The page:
John Allen Chau and misplaced evangelical zeal

Excellent article! Is the Gospel offensive because of who it excludes or because of who it includes? I believe it is the later.

Sarahbeth Caplin

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I was sitting in a coffee shop a few months ago, working on a book review for a company I was freelancing for at the time. The book was about whether or not the Apostle Paul was bigoted, misogynistic, and homophobic, given what he wrote about slaves, women, and other groups.

The book was lying face-up next to me on the table, attracting the attention of a man near me. He looked about my age, maybe slightly older (I’m horrible at guessing people’s ages). He asked if he could take the seat across from me to ask me about the book, because it looked interesting. I explained that I agreed with the authors on some things, and disagreed with them on others (par for the course with me when it comes to theology books!).

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Author: socalkdl

Like so many Evangelicals of late, I have grown weary of the so-called "Culture Wars." I can agree with Philip Yancey in his "Vanishing Grace: Whatever Happened to the Good News," that grace within the church seems to be a vanishing commodity. Although still connected to the Evangelical church I have often felt distant and removed from portions of its theology and interaction with a Post-Christian society. A few years ago I felt it necessary, for my own spiritual health, to step back and "deconstruct" my theological belief set. I had become too enmeshed in the Evangelical "bubble" to honestly and critically assess my conservative theological doctrines. What has followed in the past few years is my own journey of rediscovering the Bible, and, above all, rediscovering God. It has become a journey that still surprises and delights me. Not everything is new. The faith first delivered to me by the Evangelical church has been reaffirmed. The Good News is still the best deal out there. But there have been new discoveries as well. It is my hope that my posts encourage your own questions and reassessments. It is my conviction that, because we see through a mirror darkly, there are questions that are valid to ask, and that we should not be afraid to ask them. God bless you in your own spiritual journeys. Kirk Leavens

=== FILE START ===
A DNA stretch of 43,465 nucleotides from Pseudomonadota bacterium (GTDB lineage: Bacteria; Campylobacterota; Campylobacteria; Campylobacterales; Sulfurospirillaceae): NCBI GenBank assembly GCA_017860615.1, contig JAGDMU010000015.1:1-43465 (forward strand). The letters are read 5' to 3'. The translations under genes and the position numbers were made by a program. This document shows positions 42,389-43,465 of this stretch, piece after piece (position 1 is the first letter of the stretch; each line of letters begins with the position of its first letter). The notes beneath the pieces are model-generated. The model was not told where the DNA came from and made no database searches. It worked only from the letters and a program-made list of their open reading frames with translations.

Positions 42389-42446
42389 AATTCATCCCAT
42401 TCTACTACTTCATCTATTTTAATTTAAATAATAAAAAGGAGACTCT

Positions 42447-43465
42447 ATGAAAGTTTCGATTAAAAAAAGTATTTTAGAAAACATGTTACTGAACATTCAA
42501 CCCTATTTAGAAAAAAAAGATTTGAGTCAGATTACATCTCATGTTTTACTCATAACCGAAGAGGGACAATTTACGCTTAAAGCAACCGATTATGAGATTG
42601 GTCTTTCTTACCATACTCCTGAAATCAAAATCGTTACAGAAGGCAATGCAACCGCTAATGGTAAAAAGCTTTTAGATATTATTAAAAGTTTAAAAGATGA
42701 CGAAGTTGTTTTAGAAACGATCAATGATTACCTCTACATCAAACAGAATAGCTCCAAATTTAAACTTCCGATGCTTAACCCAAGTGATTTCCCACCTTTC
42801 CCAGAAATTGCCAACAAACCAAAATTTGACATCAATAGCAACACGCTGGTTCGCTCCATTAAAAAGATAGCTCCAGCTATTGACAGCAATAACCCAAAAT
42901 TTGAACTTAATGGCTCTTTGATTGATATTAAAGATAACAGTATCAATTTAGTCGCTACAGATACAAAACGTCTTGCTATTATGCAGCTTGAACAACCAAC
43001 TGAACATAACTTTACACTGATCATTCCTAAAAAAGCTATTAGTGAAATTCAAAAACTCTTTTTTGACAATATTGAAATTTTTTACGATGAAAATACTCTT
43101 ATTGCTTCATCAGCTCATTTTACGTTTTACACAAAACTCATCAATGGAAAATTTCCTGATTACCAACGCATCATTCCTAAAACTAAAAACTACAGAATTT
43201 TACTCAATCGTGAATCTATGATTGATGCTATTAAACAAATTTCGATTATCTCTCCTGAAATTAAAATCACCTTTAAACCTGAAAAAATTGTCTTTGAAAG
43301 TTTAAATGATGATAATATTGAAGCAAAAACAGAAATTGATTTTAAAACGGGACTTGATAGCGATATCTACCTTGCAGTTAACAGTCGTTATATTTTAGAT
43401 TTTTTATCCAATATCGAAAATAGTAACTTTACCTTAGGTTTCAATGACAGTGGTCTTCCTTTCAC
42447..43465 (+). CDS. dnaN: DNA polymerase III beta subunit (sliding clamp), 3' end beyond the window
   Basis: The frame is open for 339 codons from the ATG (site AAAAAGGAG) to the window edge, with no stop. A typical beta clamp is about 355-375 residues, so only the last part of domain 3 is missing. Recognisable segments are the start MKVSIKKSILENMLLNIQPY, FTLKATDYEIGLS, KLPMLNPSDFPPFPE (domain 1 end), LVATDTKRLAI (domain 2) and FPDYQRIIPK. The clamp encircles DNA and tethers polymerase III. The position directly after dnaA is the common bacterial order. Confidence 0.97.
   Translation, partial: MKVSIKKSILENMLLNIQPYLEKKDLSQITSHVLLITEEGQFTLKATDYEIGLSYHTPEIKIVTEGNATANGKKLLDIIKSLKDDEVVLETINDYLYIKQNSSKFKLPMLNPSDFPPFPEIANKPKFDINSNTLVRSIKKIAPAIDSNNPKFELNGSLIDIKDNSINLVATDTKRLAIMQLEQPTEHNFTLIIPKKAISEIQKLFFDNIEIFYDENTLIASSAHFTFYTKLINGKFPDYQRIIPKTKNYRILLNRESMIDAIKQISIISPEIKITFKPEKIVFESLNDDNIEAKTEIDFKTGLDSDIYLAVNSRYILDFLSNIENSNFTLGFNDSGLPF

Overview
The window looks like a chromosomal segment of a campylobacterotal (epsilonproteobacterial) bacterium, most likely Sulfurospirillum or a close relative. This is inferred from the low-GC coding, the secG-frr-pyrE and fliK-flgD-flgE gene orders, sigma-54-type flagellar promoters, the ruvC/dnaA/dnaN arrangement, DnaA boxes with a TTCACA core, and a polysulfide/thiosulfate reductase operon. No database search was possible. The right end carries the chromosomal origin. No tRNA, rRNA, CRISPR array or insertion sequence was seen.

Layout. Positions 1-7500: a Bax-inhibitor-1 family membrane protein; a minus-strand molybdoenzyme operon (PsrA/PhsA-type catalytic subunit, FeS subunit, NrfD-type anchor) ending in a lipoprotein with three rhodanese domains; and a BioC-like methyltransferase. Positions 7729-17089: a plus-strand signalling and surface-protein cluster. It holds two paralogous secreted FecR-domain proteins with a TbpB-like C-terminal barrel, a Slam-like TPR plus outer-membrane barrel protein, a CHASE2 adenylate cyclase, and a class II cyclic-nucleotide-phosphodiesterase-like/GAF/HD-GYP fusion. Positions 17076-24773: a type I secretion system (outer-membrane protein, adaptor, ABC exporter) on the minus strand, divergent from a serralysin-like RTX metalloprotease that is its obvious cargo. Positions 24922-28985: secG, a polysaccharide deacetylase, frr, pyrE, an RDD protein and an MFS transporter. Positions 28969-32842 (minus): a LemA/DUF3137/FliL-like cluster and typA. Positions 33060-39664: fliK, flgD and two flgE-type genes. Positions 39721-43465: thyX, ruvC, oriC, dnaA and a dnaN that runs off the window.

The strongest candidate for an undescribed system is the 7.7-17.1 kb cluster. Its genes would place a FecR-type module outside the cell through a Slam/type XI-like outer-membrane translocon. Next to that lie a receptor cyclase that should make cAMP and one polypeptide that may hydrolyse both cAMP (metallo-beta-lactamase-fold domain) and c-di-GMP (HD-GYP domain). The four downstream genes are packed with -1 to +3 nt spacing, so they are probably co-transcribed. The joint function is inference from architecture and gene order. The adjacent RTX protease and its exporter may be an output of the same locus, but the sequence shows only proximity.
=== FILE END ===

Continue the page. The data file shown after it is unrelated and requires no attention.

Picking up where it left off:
One thought on “John Allen Chau and misplaced evangelical zeal”

  1. Well done, with kindness and understanding. Very timely. I had a similar post I was working on and now I’m gonna finish and post. Such a painful story for those of us who grew up in conservative Christianity. Thanks.

    Like

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